Because they won’t see you.
(Sometimes I get a little wonky. I used to cover the Medicare/Medicaid “beats” at Texas Medicine, the magazine of the Texas Medical Association. So when I saw this…)
According to the Texas Medical Association, the percent of Texas doctors that will accept new Medicare and Medicaid patients is at an all-time low.
A biennial survey shows that only 31% of Texas physicians will take on new Medicaid patients, down from 42% in 2010. It’s bad news for Medicare patients, too. Only 58% will take new Medicare patients, down from 66% in 2010.
Citing “bureaucratic red tape and administrative burdens,” TMA says Texas doctors were forced to make this choice.
To make matters worse, in 2010 and 2011, the state cut physicians’ already-meager Medicaid payment rates another 2 percent. Then, at the start of this year, doctors who care for the state’s poorest elderly and disabled patients (dual-eligible patients) were cut another 20 to 100 percent. These cuts hit physician practices extremely hard, especially because Medicaid payments cover less than half of the average cost to provide services. “Every business has a breaking point; physicians’ practices are no different,” said TMA President Michael Speer, MD.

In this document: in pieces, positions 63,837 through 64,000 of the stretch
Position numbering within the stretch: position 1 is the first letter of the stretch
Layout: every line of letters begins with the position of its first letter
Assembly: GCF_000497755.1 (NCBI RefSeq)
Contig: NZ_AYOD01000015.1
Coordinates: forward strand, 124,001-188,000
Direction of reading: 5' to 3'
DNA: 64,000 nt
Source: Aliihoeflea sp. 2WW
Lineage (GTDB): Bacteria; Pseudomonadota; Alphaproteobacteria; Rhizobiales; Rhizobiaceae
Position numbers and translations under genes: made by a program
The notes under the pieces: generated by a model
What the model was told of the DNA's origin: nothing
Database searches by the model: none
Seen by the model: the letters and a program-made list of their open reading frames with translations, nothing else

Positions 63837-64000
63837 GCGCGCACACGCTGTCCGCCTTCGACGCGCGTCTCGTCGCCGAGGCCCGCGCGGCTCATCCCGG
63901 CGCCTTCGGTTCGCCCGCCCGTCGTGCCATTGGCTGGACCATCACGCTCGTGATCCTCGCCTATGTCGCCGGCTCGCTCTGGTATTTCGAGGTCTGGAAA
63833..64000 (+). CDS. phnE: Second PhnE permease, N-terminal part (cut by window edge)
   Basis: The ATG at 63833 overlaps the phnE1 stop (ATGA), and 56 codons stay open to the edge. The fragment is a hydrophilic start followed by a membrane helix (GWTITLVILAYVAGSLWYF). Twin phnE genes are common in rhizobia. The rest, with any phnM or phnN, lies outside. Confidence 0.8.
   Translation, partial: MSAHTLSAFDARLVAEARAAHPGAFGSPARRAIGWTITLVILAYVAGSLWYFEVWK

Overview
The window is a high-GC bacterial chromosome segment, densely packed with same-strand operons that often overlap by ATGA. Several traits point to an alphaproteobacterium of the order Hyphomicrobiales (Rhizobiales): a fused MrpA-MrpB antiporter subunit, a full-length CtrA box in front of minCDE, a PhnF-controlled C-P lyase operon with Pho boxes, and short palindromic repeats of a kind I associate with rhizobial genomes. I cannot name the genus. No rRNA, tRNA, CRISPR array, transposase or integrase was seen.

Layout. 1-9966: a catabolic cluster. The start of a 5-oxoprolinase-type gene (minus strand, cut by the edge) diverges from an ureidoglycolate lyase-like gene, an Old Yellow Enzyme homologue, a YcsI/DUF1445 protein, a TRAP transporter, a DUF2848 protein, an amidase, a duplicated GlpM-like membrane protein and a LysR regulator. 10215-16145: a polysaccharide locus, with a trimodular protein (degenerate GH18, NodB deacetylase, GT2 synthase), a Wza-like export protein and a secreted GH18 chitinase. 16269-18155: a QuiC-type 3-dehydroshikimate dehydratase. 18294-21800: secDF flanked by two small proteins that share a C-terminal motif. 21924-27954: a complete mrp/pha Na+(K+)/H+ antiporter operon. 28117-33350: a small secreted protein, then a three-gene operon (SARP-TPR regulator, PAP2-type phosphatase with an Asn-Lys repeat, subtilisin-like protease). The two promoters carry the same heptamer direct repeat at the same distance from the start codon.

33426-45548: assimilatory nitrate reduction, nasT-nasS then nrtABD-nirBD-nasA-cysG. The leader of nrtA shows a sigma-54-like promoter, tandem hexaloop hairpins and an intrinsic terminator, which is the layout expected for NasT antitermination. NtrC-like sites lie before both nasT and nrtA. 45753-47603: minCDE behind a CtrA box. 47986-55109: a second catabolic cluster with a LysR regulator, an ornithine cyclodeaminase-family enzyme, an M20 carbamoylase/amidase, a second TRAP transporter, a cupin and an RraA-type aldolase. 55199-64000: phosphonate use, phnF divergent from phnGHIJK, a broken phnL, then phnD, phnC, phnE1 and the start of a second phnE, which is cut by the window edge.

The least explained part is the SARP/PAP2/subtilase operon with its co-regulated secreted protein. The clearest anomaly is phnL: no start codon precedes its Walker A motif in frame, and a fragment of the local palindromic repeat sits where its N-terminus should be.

Medicaid is the safety net health insurance provider for children, the disabled and the very poor. The fact that fewer physicians aren’t willing to take on new Medicaid patients totally clashes with the new Affordable Care Act or “Obamacare.” Says the Texas Tribune, if the Affordable Care Act or ACA were to be fully enacted….
Across broad categories of eligibility, Texas’ Medicaid caseload wouldn’t just expand, it would explode. The principal standard of determining eligibility for Medicaid is the Federal Poverty Line (FPL). Under the new law, in every category — from pregnant mothers to infant children right up to long-term care for low-income and disabled people— more people will be eligible for coverage. Meanwhile, new categories of coverage would be added, including: Parents and caretakers between 12 percent and 133 percent of the FPL; former foster care youths through age 25; children ages 6 to 18 between 100 percent and 133 percent of the FPL; and childless adults up to 133 percent of the FPL.
Altogether, the Medicaid-eligible population in Texas is projected to increase by about 1.2 million people in 2014 if the ACA stays on the books.
Today there are about 3.3 million Texans enrolled in Medicaid.